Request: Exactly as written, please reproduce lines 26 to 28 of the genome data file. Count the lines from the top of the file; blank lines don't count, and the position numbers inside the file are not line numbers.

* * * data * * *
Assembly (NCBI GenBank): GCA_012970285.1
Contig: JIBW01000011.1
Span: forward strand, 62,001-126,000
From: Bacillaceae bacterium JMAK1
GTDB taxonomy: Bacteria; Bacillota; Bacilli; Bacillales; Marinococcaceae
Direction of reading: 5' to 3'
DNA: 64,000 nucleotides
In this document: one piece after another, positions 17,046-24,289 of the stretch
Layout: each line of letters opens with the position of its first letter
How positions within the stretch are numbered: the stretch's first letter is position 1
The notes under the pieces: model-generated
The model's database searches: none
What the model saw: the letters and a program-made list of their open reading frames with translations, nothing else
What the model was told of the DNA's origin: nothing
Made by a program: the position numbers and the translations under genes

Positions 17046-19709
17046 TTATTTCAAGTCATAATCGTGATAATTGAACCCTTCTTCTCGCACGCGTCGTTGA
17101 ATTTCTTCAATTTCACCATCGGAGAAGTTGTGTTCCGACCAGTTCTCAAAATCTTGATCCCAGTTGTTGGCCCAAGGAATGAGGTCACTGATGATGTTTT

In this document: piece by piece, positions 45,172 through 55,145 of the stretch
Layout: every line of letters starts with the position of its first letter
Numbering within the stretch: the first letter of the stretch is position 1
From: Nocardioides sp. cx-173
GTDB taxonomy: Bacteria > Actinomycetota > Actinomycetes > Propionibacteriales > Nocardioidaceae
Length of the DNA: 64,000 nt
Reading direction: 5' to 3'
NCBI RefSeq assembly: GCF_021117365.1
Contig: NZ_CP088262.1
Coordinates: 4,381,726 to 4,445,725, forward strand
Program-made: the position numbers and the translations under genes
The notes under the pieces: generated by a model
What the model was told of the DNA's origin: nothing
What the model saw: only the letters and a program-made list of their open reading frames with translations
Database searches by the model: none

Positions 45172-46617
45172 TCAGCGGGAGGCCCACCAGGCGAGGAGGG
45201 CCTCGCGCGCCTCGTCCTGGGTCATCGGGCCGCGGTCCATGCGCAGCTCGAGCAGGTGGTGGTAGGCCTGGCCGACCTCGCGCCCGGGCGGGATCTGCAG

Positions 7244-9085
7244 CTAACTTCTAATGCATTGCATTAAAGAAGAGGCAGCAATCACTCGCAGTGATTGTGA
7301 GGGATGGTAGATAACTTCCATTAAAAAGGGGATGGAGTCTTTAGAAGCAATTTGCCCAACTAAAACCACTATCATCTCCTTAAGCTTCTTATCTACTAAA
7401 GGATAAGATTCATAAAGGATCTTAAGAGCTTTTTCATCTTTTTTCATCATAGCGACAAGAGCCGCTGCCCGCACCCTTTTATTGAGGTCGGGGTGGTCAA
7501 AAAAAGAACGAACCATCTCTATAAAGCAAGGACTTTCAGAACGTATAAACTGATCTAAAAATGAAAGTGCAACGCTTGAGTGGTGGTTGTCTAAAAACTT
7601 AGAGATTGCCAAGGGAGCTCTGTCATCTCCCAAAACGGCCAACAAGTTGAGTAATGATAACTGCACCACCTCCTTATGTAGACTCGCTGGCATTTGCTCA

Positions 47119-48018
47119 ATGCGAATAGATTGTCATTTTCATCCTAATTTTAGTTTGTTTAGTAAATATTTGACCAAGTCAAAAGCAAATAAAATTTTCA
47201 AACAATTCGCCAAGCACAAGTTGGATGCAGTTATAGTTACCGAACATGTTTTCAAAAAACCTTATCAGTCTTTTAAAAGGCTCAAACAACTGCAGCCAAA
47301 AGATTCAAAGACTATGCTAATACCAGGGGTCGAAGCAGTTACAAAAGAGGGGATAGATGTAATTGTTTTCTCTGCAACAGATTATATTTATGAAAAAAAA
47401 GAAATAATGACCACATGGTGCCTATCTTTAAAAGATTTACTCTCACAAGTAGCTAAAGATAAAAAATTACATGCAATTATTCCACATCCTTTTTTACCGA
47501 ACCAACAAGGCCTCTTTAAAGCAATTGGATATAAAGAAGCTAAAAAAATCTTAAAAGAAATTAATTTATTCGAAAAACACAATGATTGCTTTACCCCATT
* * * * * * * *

NCBI RefSeq assembly: GCF_021117365.1
Contig: NZ_CP088262.1
Coordinates: 4,381,726 to 4,445,725, forward strand